Restore your balance.
With so much going on in today’s busy world, we often don’t take time to slow down and recharge, or focus on how we are actually doing. Mindfulness-based practice allows you to switch off auto-pilot mode and become aware of the present moment.
Mindfulness stems from Buddhist practice and is supported by an array of recent neuroscience research. Studies show that regular practice results in a reduction of anxiety and stress, physical pain, depressive symptoms, and improvements in creativity, attention, memory, and feelings of peace and calmness (Davis & Hayes, 2012). Mindfulness practice can even change your brain so it becomes less reactive to stressors and so you can recover from stressors when they do come your way (Taren et al., 2015). Having a calmer nervous system is so important for overall functioning, and can greatly aid with recovery of mental illness.
Restore, Recharge & Renew
At Solace Psychology, we offer short, guided meditation practices in which you follow your Psychologist's voice as you are guided to tune in to your emotions and internal well-being. There are specific meditation practices to ease anxiety and stress, depression, low self-esteem and self-doubt, parenting struggles, and self-judgment and criticism.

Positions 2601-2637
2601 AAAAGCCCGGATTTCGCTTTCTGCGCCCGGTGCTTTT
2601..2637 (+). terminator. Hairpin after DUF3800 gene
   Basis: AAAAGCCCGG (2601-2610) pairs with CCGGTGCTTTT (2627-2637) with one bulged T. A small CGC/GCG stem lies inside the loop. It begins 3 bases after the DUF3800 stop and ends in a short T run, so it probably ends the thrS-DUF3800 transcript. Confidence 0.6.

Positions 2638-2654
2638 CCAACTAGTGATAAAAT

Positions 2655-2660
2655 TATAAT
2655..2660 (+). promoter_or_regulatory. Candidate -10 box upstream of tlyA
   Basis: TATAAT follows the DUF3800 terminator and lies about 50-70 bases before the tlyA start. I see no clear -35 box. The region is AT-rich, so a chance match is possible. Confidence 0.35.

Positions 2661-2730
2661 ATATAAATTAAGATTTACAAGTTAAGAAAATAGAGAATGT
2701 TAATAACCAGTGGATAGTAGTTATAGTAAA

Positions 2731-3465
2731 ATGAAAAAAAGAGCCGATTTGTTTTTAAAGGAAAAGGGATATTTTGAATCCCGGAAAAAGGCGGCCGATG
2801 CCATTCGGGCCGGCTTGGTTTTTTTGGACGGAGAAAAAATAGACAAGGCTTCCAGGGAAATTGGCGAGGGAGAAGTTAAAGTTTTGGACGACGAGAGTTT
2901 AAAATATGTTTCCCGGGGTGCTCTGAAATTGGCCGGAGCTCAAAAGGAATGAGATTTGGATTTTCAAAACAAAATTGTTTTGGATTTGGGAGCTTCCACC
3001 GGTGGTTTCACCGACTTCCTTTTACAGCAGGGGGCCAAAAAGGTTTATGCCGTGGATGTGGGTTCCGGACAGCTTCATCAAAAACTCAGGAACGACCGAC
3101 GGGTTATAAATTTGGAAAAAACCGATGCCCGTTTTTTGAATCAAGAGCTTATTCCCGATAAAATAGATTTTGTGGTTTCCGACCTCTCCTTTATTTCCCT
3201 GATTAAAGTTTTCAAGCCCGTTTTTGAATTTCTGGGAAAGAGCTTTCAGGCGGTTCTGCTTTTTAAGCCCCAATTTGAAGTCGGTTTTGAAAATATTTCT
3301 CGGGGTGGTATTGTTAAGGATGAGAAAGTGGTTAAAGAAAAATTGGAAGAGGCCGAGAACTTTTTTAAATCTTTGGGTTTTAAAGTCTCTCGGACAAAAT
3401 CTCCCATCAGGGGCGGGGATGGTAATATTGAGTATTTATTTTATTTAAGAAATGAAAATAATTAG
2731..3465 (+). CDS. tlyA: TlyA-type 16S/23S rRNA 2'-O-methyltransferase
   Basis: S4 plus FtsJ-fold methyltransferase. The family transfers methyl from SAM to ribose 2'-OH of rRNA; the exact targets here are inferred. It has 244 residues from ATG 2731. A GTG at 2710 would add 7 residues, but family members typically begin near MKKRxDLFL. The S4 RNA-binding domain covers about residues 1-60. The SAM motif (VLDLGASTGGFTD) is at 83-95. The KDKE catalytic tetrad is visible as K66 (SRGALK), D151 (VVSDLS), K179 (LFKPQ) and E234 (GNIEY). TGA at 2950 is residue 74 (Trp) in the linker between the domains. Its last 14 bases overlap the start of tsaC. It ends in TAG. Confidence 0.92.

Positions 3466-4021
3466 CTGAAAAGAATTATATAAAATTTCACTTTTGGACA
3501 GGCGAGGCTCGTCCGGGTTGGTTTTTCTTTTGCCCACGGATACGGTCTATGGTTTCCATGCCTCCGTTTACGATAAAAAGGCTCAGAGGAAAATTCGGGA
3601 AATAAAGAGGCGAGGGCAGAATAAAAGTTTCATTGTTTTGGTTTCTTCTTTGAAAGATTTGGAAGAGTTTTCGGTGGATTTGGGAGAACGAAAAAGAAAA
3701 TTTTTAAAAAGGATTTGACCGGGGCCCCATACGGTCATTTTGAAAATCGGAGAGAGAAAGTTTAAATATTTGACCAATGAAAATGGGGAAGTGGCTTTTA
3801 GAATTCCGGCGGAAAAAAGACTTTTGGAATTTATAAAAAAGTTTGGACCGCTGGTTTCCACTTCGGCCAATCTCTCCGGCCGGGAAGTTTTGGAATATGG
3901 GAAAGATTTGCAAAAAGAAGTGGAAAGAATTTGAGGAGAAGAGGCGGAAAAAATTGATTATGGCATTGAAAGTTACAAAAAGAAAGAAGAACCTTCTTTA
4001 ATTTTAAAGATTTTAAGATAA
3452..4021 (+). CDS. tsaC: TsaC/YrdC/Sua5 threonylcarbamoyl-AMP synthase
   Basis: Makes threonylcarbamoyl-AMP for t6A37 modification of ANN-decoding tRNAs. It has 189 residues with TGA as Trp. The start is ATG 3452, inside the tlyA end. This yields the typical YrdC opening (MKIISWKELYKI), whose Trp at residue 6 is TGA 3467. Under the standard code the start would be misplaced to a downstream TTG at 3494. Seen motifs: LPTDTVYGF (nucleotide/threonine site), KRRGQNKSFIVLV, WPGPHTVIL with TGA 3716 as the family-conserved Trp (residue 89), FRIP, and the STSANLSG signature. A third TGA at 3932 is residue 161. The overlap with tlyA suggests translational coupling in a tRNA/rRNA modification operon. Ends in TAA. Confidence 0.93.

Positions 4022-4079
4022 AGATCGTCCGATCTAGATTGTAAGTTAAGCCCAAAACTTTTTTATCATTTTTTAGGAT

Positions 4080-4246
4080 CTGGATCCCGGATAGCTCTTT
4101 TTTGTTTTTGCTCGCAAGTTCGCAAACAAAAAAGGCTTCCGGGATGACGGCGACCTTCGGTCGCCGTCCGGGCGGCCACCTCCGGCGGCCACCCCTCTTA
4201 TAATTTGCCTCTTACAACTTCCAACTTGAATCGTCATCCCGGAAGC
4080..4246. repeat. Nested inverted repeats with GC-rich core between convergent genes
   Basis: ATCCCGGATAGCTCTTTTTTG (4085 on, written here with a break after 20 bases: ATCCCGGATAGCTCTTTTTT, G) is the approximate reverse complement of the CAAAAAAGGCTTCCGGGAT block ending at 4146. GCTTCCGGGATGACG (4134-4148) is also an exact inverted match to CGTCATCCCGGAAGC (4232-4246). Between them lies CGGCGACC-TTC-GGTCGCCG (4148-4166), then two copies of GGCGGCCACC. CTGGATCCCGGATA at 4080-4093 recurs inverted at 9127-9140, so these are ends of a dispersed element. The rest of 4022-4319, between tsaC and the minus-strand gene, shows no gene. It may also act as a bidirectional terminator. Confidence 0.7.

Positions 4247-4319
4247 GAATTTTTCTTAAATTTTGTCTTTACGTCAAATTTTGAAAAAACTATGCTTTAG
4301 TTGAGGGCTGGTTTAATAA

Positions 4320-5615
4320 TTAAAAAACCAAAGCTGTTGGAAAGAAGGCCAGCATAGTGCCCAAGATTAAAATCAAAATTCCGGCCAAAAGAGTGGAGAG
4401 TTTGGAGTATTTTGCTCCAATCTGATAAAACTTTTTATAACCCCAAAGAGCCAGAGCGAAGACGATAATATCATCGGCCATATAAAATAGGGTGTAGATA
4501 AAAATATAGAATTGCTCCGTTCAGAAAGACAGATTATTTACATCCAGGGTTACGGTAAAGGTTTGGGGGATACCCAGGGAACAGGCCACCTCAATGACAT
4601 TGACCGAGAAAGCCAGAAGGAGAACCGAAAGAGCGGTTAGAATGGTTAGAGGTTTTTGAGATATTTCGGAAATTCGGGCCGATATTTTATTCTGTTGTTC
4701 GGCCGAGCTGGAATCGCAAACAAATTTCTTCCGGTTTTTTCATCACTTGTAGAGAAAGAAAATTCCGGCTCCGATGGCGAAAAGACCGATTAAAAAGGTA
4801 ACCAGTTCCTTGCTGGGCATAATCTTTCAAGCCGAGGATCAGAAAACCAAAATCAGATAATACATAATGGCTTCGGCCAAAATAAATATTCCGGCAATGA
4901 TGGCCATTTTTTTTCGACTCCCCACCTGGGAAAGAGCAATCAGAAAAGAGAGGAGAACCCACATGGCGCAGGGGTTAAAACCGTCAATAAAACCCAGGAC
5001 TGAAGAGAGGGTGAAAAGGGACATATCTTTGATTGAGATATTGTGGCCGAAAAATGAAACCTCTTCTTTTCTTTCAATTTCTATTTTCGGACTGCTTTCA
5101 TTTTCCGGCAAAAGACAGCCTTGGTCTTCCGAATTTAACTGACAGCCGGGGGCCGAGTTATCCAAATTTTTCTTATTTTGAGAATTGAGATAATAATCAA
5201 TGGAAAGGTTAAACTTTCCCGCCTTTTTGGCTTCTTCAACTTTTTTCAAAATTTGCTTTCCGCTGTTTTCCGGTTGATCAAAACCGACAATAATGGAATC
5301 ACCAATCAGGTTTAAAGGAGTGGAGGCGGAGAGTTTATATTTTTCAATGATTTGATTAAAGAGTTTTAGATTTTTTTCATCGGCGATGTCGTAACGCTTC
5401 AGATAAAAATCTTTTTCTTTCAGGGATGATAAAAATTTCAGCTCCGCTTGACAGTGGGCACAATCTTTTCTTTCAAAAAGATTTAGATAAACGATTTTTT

As you allow yourself space to let go of daily stressors, you can become anchored in the present moment. This brings you to a place of being grounded, calm, and at peace. The more you practice guided meditation, the more you'll reap the benefits of experiencing self-compassion, kindness, and self-love.
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MEDITATION IN EDMONTON
Davis, D. & Hayes, J. (2012). What are the benefits of mindfulness. American Psychological Association, monitor on Psychology.
Taren, A. A., Gianaros, P. J., Greco, C. M., Lindsay, E. K., Fairgrieve, A., Brown, K. W., Rosen, R. K., Ferris, J. L., Julson, E., Marsland, A. L., Bursley, J. K., Ramsburg, J., & Creswell, J. D. (2015). Mindfulness meditation training alters stress-related amygdala resting state functional connectivity: A randomized controlled trial. Social Cognitive and Affective Neuroscience, 10(12), 1758–1768. https://doi.org/10.1093/scan/nsv066